Cape student missionary gets busier after leaving Zambia

Saturday, June 21, 2003

Stratton Tingle likely learned more about himself in the nine months he spent in the African bush than he did about anything else.

Living among people who suffer from hunger, disease and poverty, Tingle said the greatest lessons he learned were about greed and giving. The Cape Girardeau native spent most of the year in Kafue, Zambia, working with a missions team from the Seventh-day Adventist church.

He returned to the United States in May with dreadlocks and a new attitude about life. He promptly left for Arizona to shoot a movie for his college, where he is studying film production.

But there hasn't been much time to reflect on his days in Africa and how they've impacted his life. "It's been so busy and I had gotten used to the laid-back life," he said. "There hasn't been a break."

He still has to put together a presentation about his trip that he'll make at the churches who supported him during his time in Africa, and he wants to make a video about his experience.

During his nine months in Africa, he sent back periodic letters to the Southeast Missourian detailing some of his experiences in the villages or seeing the continent's wildlife.

Mostly he's been spending time telling stories since he returned. He said he is frequently asked about a time when he felt really scared. And his answer is always to recap a story from his New Year's holiday spent in Kenya when he and some friends happened upon a tribe and were nearly hunted down and killed.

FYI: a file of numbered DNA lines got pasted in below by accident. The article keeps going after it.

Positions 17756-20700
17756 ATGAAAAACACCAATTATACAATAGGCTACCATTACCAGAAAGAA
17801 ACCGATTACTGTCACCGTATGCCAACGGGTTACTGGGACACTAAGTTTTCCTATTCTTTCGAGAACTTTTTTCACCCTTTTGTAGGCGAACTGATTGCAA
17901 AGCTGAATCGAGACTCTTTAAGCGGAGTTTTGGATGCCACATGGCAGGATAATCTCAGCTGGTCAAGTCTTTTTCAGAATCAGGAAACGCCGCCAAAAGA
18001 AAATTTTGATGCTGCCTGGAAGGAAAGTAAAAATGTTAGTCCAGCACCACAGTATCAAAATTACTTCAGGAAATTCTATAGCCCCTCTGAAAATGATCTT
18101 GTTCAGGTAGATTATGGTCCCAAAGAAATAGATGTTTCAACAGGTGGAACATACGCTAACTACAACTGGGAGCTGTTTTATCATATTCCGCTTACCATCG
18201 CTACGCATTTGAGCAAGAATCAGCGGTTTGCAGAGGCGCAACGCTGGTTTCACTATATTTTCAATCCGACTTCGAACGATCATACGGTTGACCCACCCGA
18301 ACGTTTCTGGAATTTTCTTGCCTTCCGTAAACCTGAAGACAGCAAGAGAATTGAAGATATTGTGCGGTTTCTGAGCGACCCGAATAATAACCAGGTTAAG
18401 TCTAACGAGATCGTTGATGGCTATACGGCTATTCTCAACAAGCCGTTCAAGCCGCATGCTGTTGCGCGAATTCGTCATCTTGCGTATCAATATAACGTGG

He talks about running when planes flew overhead in war-torn Sudan because you were never sure if a bomb wouldn't be dropped from the sky.

"They weren't too precise, so you always were hoping that you ran in the right direction," he said.

Those are stories he can only tell his parents now that he's safe at home.

Some of the greatest moments were his times spent among the people preaching and telling stories.

"People were so interested because they have so little," he said. "It's hard to talk to people who feel that they don't need anything. They see you driving a car or wearing tennis shoes and wonder how they can get this stuff. Then they listen to everything you say."

Talking to people living in the cities about Christianity was more difficult than visiting with those in the rural areas. But much of what Tingle did was work through the World Food Program and construction projects.

He spent most of his time traveling across the Zambian nation delivering food.

"We got to know the Kafue district better than most Zambians," he said. "We had 20 different sites that we delivered for the World Food Program and we'd feed 1,000 different people every day for six days."

Driving around the region, he and his partner learned every foot path and road in the area.

While he was away, Tingle did keep up with world events. His mother e-mailed him bits of news and he listened to the BBC radio when he was driving to the villages.

But being abroad "made me realize that America is not the rest of the world," he said.

ljohnston@semissourian.com

335-6611, extension 126

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